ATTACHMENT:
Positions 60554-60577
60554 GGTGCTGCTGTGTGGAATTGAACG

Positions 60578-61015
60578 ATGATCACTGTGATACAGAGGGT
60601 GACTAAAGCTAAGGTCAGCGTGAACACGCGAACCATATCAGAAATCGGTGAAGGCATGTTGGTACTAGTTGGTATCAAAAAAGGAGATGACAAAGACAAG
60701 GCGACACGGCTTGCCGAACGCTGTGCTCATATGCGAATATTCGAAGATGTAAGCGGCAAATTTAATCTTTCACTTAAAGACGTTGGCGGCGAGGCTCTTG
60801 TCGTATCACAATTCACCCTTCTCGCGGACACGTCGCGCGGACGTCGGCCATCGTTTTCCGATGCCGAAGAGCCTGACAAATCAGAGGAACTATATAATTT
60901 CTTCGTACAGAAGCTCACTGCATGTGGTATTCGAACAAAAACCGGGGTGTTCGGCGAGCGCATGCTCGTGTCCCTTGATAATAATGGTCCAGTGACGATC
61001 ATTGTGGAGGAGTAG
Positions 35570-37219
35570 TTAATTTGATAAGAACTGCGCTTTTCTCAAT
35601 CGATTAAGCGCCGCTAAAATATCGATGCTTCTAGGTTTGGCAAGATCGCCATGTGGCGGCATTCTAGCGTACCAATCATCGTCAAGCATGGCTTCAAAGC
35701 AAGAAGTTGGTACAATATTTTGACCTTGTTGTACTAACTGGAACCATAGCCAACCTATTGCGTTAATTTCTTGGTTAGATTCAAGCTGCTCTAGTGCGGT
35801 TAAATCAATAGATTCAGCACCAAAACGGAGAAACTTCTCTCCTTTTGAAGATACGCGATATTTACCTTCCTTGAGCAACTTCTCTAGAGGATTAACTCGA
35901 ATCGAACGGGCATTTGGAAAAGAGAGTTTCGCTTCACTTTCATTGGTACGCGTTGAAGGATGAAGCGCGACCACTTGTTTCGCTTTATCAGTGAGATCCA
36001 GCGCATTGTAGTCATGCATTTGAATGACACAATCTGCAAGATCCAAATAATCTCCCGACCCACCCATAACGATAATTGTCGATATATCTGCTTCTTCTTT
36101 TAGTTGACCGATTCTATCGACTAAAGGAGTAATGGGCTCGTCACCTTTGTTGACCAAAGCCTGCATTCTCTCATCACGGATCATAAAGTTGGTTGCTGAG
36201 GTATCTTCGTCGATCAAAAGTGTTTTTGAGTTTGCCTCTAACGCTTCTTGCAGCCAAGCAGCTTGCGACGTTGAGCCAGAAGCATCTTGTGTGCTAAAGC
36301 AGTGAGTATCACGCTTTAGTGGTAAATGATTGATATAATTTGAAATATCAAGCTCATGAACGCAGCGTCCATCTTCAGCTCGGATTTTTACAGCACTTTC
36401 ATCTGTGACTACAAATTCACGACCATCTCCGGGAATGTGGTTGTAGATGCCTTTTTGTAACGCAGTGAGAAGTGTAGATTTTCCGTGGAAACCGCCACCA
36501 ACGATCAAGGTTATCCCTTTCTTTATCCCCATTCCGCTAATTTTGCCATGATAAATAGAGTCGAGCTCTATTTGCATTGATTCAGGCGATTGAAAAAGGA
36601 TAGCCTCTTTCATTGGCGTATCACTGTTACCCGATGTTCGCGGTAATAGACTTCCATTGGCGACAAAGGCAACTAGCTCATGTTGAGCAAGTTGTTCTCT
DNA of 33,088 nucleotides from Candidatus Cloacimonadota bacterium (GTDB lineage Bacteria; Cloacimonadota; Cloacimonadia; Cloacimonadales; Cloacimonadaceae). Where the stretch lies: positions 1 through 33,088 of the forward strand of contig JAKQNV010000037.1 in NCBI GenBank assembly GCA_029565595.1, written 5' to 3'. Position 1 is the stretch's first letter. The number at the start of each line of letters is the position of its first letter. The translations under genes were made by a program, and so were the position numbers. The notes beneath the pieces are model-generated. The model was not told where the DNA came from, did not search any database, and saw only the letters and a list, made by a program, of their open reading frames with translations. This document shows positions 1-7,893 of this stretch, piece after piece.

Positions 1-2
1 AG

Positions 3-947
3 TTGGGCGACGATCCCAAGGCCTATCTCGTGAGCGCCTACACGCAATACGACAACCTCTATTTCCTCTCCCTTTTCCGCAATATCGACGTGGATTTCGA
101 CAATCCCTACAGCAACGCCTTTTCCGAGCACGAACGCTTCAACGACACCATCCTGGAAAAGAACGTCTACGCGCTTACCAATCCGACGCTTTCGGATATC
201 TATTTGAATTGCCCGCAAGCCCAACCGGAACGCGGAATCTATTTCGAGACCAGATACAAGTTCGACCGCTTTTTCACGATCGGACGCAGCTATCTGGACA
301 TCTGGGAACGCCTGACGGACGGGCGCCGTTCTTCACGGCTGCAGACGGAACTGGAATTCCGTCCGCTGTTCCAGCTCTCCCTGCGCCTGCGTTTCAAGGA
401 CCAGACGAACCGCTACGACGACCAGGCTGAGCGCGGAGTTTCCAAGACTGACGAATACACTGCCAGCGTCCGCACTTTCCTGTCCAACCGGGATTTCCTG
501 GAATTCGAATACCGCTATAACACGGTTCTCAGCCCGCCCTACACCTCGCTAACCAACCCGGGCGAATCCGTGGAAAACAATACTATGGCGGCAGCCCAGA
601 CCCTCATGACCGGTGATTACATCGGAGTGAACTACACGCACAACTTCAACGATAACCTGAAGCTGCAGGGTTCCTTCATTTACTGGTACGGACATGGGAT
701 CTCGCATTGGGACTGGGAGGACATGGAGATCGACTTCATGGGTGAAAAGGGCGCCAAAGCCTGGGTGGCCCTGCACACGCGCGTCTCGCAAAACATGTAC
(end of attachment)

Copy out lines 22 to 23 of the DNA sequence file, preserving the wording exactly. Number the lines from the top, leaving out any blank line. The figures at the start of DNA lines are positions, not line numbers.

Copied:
36601 TAGCCTCTTTCATTGGCGTATCACTGTTACCCGATGTTCGCGGTAATAGACTTCCATTGGCGACAAAGGCAACTAGCTCATGTTGAGCAAGTTGTTCTCT
DNA of 33,088 nucleotides from Candidatus Cloacimonadota bacterium (GTDB lineage Bacteria; Cloacimonadota; Cloacimonadia; Cloacimonadales; Cloacimonadaceae). Where the stretch lies: positions 1 through 33,088 of the forward strand of contig JAKQNV010000037.1 in NCBI GenBank assembly GCA_029565595.1, written 5' to 3'. Position 1 is the stretch's first letter. The number at the start of each line of letters is the position of its first letter. The translations under genes were made by a program, and so were the position numbers. The notes beneath the pieces are model-generated. The model was not told where the DNA came from, did not search any database, and saw only the letters and a list, made by a program, of their open reading frames with translations. This document shows positions 1-7,893 of this stretch, piece after piece.